Attorney John Mlnarik

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Remembering Veterans

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b2ap3_thumbnail_TheMlnariklawgrou-Memorial-Day-2017.jpgNational Military Appreciation Month reaches its peak this Memorial Day weekend, as the nation remembers the individuals who gave their lives while serving their country. There are actually two national holidays, Memorial Day and Veterans Day, which honor the sacrifice of Americans who served in the U.S. Armed Forces, and celebrate our nation’s values of duty, honor and civic responsibility. Interestingly, and likely because these holidays appear to celebrate the same thing, many people confuse Memorial Day and Veterans Day. It is important to understand their difference.

Memorial Day is a day for remembering and honoring military personnel who died in service of their country, particularly those who died in battle or as a result of wounds sustained in battle. While those who died are also remembered, on Veterans Day, this holiday is designated to thank and honor all those who served honorably in the military — in wartime or peacetime. In fact, Veterans Day is largely intended to thank living veterans for their service, to acknowledge their contributions to our national security, and to underscore the fact that all those who served — not only those who died — have sacrificed and done their duty. So you see, the holidays, though similar in the way they commemorate the sacrifices of thousands of American service members, are quite distinctly different and, as such, have different histories.

Memorial Day is the older of the two holidays, having its roots in the Civil War. First known as “Decoration Day,” it was instituted by former Union Army Maj. Gen. John A. Logan to honor those who died in the armed forces. The first official observance of Memorial Day was May 28, 1868, when flowers were placed on the graves of Union and Confederate soldiers at Arlington National Cemetery.
With General Orders No. 11, Logan designated May 30, 1868, “for the purpose of strewing with flowers or otherwise decorating the graves of comrades who died in defense of their country,” and to conduct special services as circumstances permitted. He declared, “Let no vandalism of avarice or neglect, no ravages of time, testify to the present or to the coming generations that we have forgotten, as a people, the cost of free and undivided republic.” He also asked that the nation renew its pledge to assist the soldiers’ and sailors’ widows and orphans.

The General said he inaugurated the observance “with the hope it will be kept up from year to year, while a survivor of the war remains to honor the memory of his departed comrades.” After World War I, the holiday was extended to all soldiers who had fallen in all American wars. The observance has continued, although now Memorial Day is observed on the last Monday of May.

The establishment of Veterans Day as a national holiday had a different history. It stems from the armistice that ended combat in World War I on Nov. 11, 1918. In November 1919, one year later, President Woodrow Wilson declared Nov. 11 as the first commemoration of Armistice Day. It honored all who had served in the U.S. Armed Forces in World War I. In 1938, Congress approved a bill that made Nov. 11 an annual legal holiday known as “Armistice Day” that would honor the cause of world peace, but it was primarily used to honor World War I veterans. It would probably still be known as “Armistice Day” had World War I, “The War to End All Wars,” lived up to its name. A few years after the day became a national holiday, the United States entered a war — World War II — that called on more than 16.5 million American men and women to serve in the U.S. military. Of those, some 292,000 died in battle. In 1954, after World War II, Representative Edwin K. Rees of Kansas proposed that Nov. 11 be set aside as an occasion to honor those who served America in all wars instead of only World War I. Shortly afterward, President Dwight Eisenhower signed the bill which officially changed the name of the holiday and broadened its purpose to celebrate all those who served or are serving in the armed forces.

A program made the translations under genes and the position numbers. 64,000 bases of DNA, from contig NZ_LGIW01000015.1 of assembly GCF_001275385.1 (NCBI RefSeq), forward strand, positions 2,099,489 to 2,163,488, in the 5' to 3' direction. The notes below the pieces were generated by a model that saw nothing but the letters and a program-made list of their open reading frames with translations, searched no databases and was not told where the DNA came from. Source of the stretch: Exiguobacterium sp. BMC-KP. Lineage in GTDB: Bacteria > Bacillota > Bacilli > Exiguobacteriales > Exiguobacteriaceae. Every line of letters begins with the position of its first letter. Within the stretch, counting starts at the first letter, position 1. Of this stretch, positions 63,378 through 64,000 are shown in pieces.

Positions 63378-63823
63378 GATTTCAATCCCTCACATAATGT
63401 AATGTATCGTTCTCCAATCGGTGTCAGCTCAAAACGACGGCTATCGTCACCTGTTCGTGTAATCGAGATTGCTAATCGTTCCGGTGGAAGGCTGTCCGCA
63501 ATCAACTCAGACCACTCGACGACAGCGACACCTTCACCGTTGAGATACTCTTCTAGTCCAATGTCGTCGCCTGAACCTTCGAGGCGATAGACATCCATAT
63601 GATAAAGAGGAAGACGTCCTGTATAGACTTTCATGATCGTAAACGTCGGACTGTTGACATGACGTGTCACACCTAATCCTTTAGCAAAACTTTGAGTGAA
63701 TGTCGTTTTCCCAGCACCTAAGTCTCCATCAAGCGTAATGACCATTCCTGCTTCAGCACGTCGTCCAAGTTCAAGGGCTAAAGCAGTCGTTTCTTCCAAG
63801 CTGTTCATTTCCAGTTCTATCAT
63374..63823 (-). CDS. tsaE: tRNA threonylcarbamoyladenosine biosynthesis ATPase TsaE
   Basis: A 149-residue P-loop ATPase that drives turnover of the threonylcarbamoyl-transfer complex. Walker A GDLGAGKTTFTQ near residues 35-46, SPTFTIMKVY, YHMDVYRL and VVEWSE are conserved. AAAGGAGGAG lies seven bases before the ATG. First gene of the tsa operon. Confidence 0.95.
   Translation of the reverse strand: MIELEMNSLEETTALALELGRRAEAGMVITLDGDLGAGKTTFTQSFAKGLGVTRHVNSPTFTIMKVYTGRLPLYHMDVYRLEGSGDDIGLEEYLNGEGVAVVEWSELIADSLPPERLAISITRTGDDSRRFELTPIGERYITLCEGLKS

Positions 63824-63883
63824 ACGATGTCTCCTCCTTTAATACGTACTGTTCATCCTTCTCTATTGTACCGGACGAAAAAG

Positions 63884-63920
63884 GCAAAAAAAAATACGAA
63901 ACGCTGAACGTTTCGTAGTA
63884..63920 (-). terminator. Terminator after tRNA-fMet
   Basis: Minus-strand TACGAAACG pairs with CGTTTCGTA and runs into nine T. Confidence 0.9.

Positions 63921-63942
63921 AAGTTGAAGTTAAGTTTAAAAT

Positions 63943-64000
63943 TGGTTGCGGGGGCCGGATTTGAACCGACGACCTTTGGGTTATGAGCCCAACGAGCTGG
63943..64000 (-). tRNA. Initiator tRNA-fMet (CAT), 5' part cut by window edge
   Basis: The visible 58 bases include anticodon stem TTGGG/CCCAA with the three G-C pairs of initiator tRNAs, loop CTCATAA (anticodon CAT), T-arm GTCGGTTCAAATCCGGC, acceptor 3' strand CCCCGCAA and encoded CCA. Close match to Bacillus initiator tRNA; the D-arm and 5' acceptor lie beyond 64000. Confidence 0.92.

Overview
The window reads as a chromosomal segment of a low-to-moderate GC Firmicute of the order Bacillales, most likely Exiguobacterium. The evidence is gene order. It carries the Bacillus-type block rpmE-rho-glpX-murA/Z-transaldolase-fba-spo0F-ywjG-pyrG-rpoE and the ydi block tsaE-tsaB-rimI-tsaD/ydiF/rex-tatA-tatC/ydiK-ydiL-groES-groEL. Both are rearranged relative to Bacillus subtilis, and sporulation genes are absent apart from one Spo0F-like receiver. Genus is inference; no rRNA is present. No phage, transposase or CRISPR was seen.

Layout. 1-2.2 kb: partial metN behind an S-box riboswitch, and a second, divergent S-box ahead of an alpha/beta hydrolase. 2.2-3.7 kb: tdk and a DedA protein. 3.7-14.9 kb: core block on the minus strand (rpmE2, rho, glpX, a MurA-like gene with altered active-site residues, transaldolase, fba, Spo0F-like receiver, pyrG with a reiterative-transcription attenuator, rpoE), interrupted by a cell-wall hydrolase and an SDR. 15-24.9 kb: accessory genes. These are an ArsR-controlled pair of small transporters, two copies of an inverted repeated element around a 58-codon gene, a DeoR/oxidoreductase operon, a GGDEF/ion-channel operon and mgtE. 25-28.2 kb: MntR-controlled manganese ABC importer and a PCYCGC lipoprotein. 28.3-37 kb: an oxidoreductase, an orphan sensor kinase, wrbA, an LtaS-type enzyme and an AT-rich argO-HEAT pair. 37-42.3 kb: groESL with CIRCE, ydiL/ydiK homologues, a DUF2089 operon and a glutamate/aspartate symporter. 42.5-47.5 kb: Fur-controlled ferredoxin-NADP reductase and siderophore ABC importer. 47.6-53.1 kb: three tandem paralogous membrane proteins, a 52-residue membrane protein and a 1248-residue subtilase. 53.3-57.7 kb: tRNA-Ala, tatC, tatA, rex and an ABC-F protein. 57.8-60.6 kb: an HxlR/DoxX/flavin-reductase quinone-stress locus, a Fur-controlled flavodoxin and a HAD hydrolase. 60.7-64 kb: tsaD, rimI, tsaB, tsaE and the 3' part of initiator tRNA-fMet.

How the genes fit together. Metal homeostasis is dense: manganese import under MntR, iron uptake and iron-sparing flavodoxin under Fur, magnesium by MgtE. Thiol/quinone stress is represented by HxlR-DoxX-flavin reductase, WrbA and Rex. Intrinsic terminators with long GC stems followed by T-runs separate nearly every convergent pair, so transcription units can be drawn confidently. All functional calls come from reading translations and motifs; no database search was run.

Memorial Day and Veterans Day honor the innumerable individuals who sacrificed themselves to preserve the freedoms all Americans enjoy, with Memorial Day remembering those who gave their lives, and Veterans Day honoring all who served in the U.S. Armed Forces. Events to celebrate the service member community this Memorial Day can be found across the nation, and while many authors and media professionals use this time to remember specific soldiers, many family members and friends choose to share their memories in private. However you decide to honor those service members who gave the ultimate sacrifice to preserve our country and freedoms, remember the historical significance of their service and their admirable example of duty, honor and selflessness.

 

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Guest Monday, 21 August 2017

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